TIME TO QUIT!
It is the month of resolutions and supporting good healthy behaviors.
People can succeed most when the motivation comes within themselves. Whether you are a college student who is getting ready for the world of work, or a retiree who is beginning to question whether the risks of breaking the law are worth it, the new year is a good time to stop smoking marijuana. Ambivalence, such as knowing you should change but recognizing you DON'T want to change is a giant step in the right direction. Embrace the challenge and go for it!
What have been your past experiences regarding the success at stopping this behavior? Write it down, as well as the reasons you want to quit. Consider that use of any illegal substances, including alcohol, are included in your plan. Seek support. Find friends who do not smoke weed and find new alternatives to this behavior. When do you most often seek out this behavior?
Week 1: Make a Personal Goal Worksheet: My goal regarding marijuana use; Important reasons for my goal; Steps I will take to reach my goal. Sign your name and date. Review it each day.
Keep a diary and write down every time you reach for a marijuana cigarette and what setting does this occur (examples: to fit in with friends, to relax, to forget problems).
Week 2: Cut back half of the number you smoked in week one. Make a conscious effort to reward yourself each day you keep your promise. Develop one new drug free activity per week.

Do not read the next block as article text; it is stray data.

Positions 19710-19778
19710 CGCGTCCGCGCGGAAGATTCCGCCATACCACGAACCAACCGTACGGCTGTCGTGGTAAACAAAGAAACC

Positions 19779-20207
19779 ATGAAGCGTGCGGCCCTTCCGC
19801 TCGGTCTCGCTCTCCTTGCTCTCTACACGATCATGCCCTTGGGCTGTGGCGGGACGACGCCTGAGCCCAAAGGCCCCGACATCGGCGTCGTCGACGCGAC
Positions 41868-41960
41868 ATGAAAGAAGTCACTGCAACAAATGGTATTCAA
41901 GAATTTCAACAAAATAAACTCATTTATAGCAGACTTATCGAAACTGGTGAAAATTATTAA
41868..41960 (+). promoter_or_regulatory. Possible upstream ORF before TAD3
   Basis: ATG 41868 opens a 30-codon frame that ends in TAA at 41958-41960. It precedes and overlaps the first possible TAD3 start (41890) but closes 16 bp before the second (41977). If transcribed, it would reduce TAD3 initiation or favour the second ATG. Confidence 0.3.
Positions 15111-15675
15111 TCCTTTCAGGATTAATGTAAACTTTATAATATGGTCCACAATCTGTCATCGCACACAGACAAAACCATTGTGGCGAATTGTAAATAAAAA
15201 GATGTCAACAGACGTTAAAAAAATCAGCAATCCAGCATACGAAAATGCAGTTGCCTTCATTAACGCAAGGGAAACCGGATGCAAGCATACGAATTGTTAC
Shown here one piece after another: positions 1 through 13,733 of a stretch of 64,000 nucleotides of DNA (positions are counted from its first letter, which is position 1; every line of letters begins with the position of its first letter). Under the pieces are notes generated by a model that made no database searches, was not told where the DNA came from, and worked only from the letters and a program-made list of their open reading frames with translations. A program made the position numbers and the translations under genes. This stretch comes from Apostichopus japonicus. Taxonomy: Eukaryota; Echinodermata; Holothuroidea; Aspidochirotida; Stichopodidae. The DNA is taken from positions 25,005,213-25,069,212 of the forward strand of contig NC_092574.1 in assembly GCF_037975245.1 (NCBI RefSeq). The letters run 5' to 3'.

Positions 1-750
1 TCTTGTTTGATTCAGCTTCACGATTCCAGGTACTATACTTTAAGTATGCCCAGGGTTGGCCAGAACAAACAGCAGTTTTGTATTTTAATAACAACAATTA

Week 3: Attend more drug free social activities such as midweek faith services, yoga, physical exercise, volunteering, especially at times when you are most vulnerable.
Week 4: Practice refusal skills: "not today" "another time" thanks, but not for me" "I am allergic" "Can't do" "I'm on a program" or walk away.
Week 5: Seek outside help for underlying concerns, such as anxiety, depression, irritability, interpersonal issues with family, friends, school, as some examples. If you use marijuana to medicate yourself for discomfort physically or emotionally, you may need to see your doctor or a counselor to help you problem solve. Examine your plan to see if you are able to cut down. Check it out-- are you yet feeling a sense of accomplishment, increased energy, and the return of clearer sense of purpose? It will take fully one month, from the last day of ingestion, for your body to rid itself of the toxins in marijuana--depending on the degree of your dependency. It is a substance that stores in your fat cells and lingers, thus showing up in drug tests.
Week 6: You should be able to revisit your Personal Goal Worksheet and make an accurate self-assessment. Refer to the links on the left of this page for programs that provide emergency services, intervention and treatment services, also prevention and education. Call for assistance. You are worth it!